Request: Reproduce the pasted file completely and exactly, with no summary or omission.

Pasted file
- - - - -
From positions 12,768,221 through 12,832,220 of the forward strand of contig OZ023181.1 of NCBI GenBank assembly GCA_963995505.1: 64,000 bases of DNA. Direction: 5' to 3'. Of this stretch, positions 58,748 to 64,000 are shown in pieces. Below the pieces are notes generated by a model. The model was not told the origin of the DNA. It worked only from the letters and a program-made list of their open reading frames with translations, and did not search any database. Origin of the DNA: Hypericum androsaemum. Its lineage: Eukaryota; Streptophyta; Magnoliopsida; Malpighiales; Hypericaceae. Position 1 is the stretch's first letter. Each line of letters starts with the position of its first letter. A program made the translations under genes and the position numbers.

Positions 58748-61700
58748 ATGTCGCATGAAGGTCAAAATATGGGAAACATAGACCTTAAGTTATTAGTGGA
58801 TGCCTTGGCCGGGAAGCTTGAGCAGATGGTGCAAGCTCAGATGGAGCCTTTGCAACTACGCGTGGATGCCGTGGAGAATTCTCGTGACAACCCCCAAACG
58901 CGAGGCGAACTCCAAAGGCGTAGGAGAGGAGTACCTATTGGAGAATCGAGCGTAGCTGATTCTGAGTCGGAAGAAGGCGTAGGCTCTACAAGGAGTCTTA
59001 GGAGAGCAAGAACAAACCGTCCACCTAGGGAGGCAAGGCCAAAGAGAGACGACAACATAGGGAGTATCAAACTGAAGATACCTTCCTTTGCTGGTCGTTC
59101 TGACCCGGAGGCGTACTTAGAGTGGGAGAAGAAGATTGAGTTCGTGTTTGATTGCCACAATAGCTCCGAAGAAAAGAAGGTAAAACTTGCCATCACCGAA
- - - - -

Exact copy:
From positions 12,768,221 through 12,832,220 of the forward strand of contig OZ023181.1 of NCBI GenBank assembly GCA_963995505.1: 64,000 bases of DNA. Direction: 5' to 3'. Of this stretch, positions 58,748 to 64,000 are shown in pieces. Below the pieces are notes generated by a model. The model was not told the origin of the DNA. It worked only from the letters and a program-made list of their open reading frames with translations, and did not search any database. Origin of the DNA: Hypericum androsaemum. Its lineage: Eukaryota; Streptophyta; Magnoliopsida; Malpighiales; Hypericaceae. Position 1 is the stretch's first letter. Each line of letters starts with the position of its first letter. A program made the translations under genes and the position numbers.

Positions 58748-61700
58748 ATGTCGCATGAAGGTCAAAATATGGGAAACATAGACCTTAAGTTATTAGTGGA
58801 TGCCTTGGCCGGGAAGCTTGAGCAGATGGTGCAAGCTCAGATGGAGCCTTTGCAACTACGCGTGGATGCCGTGGAGAATTCTCGTGACAACCCCCAAACG
58901 CGAGGCGAACTCCAAAGGCGTAGGAGAGGAGTACCTATTGGAGAATCGAGCGTAGCTGATTCTGAGTCGGAAGAAGGCGTAGGCTCTACAAGGAGTCTTA
59001 GGAGAGCAAGAACAAACCGTCCACCTAGGGAGGCAAGGCCAAAGAGAGACGACAACATAGGGAGTATCAAACTGAAGATACCTTCCTTTGCTGGTCGTTC
59101 TGACCCGGAGGCGTACTTAGAGTGGGAGAAGAAGATTGAGTTCGTGTTTGATTGCCACAATAGCTCCGAAGAAAAGAAGGTAAAACTTGCCATCACCGAA